Interleukin-36 gamma previously known as interleukin-1 family member 9 (IL1F9) is a protein that in humans is encoded by the IL36Ggene.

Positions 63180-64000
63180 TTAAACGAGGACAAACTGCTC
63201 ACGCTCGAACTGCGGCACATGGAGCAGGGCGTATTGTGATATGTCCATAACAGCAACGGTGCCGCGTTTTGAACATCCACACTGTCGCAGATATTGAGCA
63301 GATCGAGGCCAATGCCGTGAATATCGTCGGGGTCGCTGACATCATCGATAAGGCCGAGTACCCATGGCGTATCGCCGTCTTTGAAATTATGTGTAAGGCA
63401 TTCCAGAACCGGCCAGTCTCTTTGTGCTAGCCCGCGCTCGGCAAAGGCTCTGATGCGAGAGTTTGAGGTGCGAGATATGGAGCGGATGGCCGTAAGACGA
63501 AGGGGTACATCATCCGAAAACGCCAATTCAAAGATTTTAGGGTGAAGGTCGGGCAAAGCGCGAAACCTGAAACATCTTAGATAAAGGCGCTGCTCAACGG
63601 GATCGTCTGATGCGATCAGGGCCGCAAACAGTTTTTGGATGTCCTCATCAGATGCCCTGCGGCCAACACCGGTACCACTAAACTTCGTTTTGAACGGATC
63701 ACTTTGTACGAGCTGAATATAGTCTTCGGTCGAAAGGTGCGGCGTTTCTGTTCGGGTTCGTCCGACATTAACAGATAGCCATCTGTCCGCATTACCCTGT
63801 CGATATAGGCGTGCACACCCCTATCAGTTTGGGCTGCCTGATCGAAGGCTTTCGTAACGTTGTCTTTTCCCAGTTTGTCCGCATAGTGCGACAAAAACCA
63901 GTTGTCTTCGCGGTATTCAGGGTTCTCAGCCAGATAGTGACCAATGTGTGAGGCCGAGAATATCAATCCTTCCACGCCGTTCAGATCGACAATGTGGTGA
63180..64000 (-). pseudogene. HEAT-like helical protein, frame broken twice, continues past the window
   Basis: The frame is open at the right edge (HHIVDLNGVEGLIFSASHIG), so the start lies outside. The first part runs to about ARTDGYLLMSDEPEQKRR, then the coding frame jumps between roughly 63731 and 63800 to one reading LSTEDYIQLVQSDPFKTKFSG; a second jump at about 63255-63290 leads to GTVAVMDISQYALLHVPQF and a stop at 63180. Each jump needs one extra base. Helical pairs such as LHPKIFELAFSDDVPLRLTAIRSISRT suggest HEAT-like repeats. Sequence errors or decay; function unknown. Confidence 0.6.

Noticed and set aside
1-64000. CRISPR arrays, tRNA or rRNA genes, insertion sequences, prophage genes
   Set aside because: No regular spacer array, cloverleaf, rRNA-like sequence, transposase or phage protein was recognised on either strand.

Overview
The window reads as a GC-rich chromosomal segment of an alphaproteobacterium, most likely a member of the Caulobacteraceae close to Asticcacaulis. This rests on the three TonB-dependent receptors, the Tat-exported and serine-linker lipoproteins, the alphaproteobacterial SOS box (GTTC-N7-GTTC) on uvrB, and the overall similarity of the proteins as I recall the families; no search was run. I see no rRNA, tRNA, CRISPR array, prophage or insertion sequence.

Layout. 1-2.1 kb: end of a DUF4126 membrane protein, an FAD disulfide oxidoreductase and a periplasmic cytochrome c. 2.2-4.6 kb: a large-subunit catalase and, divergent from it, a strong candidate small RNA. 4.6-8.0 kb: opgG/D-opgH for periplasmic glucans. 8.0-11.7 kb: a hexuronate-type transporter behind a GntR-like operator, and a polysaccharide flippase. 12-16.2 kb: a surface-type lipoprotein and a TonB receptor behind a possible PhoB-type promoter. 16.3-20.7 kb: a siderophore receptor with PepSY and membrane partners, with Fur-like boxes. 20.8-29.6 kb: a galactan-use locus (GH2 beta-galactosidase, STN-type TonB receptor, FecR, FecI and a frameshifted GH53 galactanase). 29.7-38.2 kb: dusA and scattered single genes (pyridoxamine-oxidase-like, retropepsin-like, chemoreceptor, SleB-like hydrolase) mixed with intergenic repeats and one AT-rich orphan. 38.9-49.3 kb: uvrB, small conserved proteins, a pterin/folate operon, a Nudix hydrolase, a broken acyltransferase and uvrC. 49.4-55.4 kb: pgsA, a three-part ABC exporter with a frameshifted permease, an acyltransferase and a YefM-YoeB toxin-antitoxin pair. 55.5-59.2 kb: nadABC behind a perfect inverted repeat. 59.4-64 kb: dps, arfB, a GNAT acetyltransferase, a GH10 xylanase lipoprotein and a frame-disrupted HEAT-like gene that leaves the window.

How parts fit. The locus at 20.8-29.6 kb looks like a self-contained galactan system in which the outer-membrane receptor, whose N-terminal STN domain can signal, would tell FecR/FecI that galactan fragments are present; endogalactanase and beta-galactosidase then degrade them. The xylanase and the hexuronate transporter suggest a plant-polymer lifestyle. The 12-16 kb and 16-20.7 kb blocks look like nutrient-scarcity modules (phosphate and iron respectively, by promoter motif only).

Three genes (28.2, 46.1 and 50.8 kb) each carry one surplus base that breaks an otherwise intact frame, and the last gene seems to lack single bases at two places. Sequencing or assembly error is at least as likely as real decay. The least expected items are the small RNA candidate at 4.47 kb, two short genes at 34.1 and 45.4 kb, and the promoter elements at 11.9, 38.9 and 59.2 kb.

The protein encoded by this gene is a member of the interleukin-1cytokine family. This gene and eight other interleukin-1 family genes form a cytokine gene cluster on chromosome 2. The activity of this cytokine is mediated via the interleukin-1 receptor-like 2 (IL1RL2/IL1R-rp2/IL-36 receptor), and is specifically inhibited by interleukin-36 receptor antagonist, (IL-36RA/IL1F5/IL-1 delta). Interferon-gamma, tumor necrosis factor-alpha and interleukin-1 β (IL-1β) are reported to stimulate the expression of this cytokine in keratinocytes. The expression of this cytokine in keratinocytes can also be induced by a multiple Pathogen-Associated Molecular Patterns (PAMPs). Both IL-36γ mRNA and protein have been linked to psoriasis lesions and has been used as a biomarker for differentiating between eczema and psoriasis. As with many other interleukin-1 family cytokines IL-36γ requires proteolytic cleavage of its N-terminus for full biological activity. However, unlike IL-1β the activation of IL-36γ is inflammasome-independent and is specifically cleaved by the protease cathepsin S.
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